Oct 5, 2010
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Feathers and fountains in Chanel's French garden

Oct 5, 2010

PARIS, Oct 5, 2010 (AFP) - Karl Lagerfeld conjured the spirit of Versailles for Chanel Tuesday in a glamorous procession of feathers, faux-tweed, rips and lace.

Photo : AFP

Under the vast glass domes of Paris' Grand Palais exhibition hall, models walked out on white gravel between fountains and black rock "hedges", a wintry French garden effect to showcase Chanel's ready-to-wear look for next summer.

Actress Keira Knightley and singers Lily Allen and Courtney Love were among the famous faces who graced the front rows as the hall filled with a symphonic orchestra's renditions of pop anthems from Bjork to Oasis.

"It's Versailles. It's -- quote -- 'dead French'," the designer quipped after the show.

Models wore silver or gold platform ankle boots or platform sandals that morphed into black leather thigh boots, their hair pulled back into slick pony tails or cut short and boyish.

Chanel classics were there -- but sexed-up and revisited -- like faux-tweed skirt suits in pastel yellow and pink, or jackets twinned with risque mini-shorts in black, ivory or lime green.

A navy blue knitted dress flowed into a see-through pencil skirt that left the top of the thighs -- and even a bit more -- completely bare.

Ostrich feathers puffed out a jacket, spiced up the hem of a tweed-effect dress, or dressed a model head to toe, in a coral sleeveless dress that swept caressingly around the legs.

Karl Lagerfeld for Chanel S/S 2011 at Paris Fashion Week. Photo : AFP

Both the decor and feathers, Lagerfeld said, were a tribute to the enigmatic 1961 film "Last Year in Marienbad", set partly in a French chateau garden, for which Coco Chanel designed the costumes.

Dayside fabrics were given a roughing-up, with ripped holes piercing black and white jackets, while a baby-pink satin dress had rectangular panels of slashed strips like shredded paper.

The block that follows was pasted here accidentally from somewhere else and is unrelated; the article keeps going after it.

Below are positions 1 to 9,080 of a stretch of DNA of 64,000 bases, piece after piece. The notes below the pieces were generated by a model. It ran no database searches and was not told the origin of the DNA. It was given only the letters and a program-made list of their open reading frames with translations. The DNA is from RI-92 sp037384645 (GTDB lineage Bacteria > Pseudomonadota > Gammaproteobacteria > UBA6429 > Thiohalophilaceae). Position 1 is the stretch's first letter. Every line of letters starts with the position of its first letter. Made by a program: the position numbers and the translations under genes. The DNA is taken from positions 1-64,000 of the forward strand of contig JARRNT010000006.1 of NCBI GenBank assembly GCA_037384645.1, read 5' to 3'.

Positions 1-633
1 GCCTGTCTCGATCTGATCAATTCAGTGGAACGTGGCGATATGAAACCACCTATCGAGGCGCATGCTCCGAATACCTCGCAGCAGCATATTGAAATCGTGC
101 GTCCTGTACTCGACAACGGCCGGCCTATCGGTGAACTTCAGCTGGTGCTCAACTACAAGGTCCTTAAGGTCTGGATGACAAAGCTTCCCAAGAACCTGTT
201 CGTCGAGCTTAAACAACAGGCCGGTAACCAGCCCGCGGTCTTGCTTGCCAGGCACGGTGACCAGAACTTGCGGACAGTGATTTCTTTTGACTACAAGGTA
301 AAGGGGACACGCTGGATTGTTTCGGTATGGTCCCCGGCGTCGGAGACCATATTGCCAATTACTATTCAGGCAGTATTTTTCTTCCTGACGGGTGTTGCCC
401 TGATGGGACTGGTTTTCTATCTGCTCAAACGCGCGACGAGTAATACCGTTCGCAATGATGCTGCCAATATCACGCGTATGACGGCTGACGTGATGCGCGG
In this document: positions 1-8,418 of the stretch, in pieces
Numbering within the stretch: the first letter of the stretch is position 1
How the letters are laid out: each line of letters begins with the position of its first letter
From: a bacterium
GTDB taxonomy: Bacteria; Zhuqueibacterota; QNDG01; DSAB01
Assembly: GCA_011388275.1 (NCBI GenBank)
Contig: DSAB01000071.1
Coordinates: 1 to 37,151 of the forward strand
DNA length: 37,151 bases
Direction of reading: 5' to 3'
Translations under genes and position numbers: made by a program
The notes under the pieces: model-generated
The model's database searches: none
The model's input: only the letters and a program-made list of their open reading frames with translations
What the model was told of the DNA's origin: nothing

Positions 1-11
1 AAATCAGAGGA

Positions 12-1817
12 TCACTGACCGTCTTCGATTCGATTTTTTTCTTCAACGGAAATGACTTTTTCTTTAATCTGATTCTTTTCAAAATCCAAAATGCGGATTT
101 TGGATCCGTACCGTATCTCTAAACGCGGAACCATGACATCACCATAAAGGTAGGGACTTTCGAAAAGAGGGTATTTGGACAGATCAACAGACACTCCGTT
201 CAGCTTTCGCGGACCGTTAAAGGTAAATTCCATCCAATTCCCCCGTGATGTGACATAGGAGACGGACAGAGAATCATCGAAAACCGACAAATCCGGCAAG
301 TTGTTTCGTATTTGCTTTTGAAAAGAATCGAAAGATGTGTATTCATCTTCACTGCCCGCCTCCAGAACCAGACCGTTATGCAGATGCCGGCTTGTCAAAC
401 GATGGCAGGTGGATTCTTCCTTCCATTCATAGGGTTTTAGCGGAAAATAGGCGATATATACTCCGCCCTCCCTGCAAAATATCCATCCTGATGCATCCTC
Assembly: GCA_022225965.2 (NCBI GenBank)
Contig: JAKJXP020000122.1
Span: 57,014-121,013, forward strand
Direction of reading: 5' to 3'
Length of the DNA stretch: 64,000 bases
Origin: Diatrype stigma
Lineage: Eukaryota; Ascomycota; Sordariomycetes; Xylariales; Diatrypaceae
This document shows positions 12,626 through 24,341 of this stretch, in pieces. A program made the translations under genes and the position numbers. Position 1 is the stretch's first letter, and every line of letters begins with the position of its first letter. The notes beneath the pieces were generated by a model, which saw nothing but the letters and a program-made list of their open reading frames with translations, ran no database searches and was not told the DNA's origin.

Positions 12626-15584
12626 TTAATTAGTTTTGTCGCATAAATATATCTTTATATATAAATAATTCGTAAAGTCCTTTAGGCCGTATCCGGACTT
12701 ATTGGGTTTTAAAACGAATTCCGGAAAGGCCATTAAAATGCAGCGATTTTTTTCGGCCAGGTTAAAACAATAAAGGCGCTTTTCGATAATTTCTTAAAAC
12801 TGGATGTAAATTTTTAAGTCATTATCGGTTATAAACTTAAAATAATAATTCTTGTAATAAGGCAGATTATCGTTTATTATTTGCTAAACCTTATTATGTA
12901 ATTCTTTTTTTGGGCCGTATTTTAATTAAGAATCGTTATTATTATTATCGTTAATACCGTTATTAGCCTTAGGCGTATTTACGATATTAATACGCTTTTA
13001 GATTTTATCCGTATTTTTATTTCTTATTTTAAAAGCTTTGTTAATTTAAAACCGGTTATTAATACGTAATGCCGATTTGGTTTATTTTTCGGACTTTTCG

Skinny grey jeans had ripped featuring too, creating tiny holes that gave a peek at the pink or yellow underneath.

"Fashion changes, fabrics change -- that's what is fascinating. But there has to be a certain mystery in novelty," Lagerfeld told reporters of the show's trompe l'oeil tweed, rips and other quirks.

For evening, Chanel's trademark black was back en force, with 1980s top model and former face of Chanel, Ines de la Fressange, closing the display in a black lace gown of opaque and see-through stripes.

"We've seen enough of 15-year-old Russians," he told AFP after the show. "Fashion shouldn't be reserved to teenagers."

In an radically different register, Jean-Charles de Castelbajac flew Paris to a comic-book jungle.

Impeccable attendants and stewards in black wool suits with shiny brass buttons and angled flight caps welcomed the ready-to-wear Fashion Week crowd on board the designer's "Uber Tropical Airlines" flight -- or UTA for short.

White provided the backdrop for the explosions of colour that followed, like a plain pencil skirt and shirt that were paired with rainbow coloured heeled boots with rows of buckles.

Models with big, curly hair carried a glitter-covered ghetto-blaster for an accessory or dangling gold Eiffel Towers as pendants, while literal-minded leopard prints had big cat faces staring out.

Quotes and images from jungle-themed literature packed the collection, including Saint Exupery's "Little Prince".

A white caftan was printed with the cover of Louis-Ferdinand Celine's "Night Flight", while blue and green African-style prints featured the comic-book character "Felix the Cat."

"This is not an evening dress," winked a red satin gown overlaid with black ribbon.

"My inspiration is life -- fun beauty, tropicalism," the designer told AFP after the show. "It's a mix of the past and modernity -- of authenticity and karaoke," he quipped.

"It's metaphorical too -- about the idea of the union of peoples."

Other offbeat asides included a sleeveless top made from brown sunglasses, or a yellow dress with an elephant's face printed on the front -- its trunk reaching cheekily down between the thighs.

By Emma Charlton

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